Or, Terrible Things That Have Happened in States That Passed Same-Sex Marriage
Wow. The months of guessing whether he'll campaign again are done. From his statement:
I am under no illusion of how challenging the race for re-election would be. I’ve been in tough elections before; nobody thought I could win my city council race in 2004. But I believe for me to win re-election as mayor, I would need to fundraise and campaign full-time, starting now.
As I have considered the reality of a possible re-election effort, I have come to the conclusion that I have a choice: Move this agenda forward, or campaign full-time for re-election.
With the state of our nation in such flux, and so many local issues needing focused and hands-on mayoral leadership, for me, the choice is clear.
My best service to Portland will be to complete the platform of change and improvement you elected me to deliver: Creating jobs, increasing the high school graduation rate, and making Portland the most sustainable city, with the most equal of opportunities. This work is well underway, and I’m committed to making every day of the next 17 months count. Thus, I will not seek re-election.
UPDATE: Political consultant Mark Wiener says Mayor Adams' reasoning for not running again sounds sincere. "I think, at the end of the day, what you see is what you get. He looked at the options and saw it was clearly going to be a very challenging race."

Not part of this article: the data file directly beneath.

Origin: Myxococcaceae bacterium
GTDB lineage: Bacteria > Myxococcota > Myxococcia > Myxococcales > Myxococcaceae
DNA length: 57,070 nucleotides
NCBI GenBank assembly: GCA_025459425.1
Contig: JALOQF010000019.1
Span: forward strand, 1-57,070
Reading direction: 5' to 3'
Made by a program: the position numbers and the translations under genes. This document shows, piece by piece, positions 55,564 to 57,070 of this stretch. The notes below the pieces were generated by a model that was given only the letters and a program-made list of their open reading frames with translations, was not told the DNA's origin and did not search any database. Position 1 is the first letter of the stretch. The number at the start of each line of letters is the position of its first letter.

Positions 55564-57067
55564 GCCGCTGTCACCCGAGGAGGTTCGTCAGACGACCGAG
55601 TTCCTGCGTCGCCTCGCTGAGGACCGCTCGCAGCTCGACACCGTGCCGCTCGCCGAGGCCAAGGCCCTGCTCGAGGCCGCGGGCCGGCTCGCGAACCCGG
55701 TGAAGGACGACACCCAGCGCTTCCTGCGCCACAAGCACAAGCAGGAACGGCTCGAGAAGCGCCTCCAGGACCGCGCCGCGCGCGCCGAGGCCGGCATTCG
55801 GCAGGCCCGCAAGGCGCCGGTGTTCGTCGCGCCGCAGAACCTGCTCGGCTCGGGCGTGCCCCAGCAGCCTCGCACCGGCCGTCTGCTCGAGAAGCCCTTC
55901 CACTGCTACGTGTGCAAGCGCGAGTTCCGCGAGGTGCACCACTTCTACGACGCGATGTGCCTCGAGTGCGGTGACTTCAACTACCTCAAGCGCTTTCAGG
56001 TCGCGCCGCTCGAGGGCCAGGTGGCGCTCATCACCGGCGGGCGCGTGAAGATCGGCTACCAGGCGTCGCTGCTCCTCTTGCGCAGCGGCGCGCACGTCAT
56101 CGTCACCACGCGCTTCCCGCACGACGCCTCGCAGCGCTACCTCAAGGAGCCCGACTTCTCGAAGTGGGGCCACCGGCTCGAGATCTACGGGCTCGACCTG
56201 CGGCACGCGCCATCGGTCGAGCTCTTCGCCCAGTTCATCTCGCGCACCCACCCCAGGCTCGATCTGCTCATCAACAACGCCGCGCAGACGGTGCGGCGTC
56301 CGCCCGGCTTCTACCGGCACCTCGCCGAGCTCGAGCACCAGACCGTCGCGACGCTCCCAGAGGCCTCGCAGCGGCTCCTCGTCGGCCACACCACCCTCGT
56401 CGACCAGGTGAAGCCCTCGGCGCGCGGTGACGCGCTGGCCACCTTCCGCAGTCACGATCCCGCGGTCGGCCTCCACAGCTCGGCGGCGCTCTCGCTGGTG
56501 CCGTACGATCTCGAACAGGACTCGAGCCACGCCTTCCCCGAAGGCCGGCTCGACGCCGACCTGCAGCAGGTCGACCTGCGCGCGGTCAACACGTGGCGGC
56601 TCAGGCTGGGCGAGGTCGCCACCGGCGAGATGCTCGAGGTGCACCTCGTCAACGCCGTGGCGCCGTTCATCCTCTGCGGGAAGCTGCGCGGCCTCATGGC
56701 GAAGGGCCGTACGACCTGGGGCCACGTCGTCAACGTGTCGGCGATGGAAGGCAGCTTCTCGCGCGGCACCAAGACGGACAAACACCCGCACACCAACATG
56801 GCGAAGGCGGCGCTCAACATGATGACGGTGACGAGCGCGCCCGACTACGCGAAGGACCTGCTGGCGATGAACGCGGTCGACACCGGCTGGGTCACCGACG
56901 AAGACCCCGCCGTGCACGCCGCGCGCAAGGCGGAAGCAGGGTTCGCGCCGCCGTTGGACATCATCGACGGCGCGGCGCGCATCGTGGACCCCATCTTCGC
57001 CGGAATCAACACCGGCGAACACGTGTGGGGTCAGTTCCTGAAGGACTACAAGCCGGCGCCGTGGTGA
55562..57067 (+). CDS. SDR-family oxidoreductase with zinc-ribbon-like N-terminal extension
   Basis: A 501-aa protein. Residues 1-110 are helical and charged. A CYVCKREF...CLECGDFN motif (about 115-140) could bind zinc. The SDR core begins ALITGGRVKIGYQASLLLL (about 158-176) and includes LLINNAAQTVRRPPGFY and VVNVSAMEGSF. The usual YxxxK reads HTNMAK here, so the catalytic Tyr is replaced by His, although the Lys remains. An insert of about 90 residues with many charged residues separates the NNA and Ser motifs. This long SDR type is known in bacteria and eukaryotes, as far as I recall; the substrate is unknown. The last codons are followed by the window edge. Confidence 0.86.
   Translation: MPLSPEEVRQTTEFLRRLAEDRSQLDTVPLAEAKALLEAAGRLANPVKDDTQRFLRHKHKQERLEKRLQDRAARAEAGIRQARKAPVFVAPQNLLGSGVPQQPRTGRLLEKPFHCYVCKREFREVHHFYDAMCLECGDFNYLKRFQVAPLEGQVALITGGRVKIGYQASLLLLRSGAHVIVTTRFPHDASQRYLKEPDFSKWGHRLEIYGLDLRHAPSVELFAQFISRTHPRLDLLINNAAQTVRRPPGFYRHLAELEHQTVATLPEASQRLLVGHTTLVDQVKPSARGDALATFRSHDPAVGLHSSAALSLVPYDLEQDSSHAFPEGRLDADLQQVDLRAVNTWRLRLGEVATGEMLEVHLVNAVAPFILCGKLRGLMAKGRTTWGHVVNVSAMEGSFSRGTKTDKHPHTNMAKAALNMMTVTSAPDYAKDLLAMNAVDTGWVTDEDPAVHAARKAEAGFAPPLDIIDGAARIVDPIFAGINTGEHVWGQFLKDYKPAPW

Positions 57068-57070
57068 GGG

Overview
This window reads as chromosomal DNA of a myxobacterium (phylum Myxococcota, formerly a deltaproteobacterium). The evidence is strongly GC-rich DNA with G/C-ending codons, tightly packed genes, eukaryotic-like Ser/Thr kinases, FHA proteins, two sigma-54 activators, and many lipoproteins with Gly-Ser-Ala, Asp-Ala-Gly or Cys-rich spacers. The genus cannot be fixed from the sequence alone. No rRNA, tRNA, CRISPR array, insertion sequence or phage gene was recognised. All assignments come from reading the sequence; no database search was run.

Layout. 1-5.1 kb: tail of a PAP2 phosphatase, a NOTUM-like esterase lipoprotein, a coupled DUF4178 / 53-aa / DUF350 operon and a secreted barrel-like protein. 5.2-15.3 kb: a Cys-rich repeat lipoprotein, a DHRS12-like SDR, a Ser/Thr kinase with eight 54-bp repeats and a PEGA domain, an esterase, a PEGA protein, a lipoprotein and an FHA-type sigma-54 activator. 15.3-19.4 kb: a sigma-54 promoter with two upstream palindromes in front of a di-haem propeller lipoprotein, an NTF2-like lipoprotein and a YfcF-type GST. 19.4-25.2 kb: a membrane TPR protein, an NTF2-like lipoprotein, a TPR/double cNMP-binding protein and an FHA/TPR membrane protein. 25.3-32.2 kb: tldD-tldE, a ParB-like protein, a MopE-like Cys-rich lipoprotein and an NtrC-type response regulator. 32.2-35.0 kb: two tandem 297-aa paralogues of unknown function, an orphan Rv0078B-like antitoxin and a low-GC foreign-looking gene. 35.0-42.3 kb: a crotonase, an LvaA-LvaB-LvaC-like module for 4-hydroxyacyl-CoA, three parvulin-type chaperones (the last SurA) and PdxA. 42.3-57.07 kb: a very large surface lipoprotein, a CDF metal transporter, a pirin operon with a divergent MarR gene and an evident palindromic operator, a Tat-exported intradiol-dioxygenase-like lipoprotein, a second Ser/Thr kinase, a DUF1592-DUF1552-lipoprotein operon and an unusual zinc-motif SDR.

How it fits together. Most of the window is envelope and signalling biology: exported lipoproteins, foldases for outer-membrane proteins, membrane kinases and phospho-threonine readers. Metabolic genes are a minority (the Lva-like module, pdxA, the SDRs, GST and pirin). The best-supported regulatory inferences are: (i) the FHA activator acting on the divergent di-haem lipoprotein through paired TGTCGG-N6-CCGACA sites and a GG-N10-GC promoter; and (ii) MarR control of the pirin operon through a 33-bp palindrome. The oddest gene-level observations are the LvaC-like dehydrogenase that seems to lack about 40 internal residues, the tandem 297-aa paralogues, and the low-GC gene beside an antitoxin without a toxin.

In our mid-term look at Adams' work "Advice for Future Sam", numerous people mentioned Sam working on many different tasks—overworking to a fault, actually. It'll be interesting to see what he chooses to push for as he goes into 17 months of not having to worry about getting reelected.
The response online has so far been overwhelmingly positive.
UPDATE 4:07pm: I just got out of an interview with Mayor Adams, who greeted reporters by calling out, "Beautiful day!"
He says a recent poll by unions SEIU and Oregon AFSCME "showed it would be a tough race, but, frankly, showed me better off than I thought I would be." Adams had a tough campaigns in his past, pointing out that he finished 11 points behind the leader in the 2004 primary. "I don't mind being the underdog. I like campaigns for the benefit of unvarnished back and forth with Portlanders." BUT, he concluded, "This really boiled down to what's best for Portland. The time I would spend fundraising and campaigning, I'm not going to phone it in as mayor."
Until the end of 2012, he said, he'll focus on improving issues like gang violence and job creation. "I plan to leave Portland a better place than I found it, where we'd been flying rudderless without an economic plan for 15 years," said Adams.
Adams said he has not chosen who he'll endorse, but that he looks forward to sitting down with the candidates. Not that it will inform Sam's decision AT ALL, but both announced candidates already have fake Twitter feeds.
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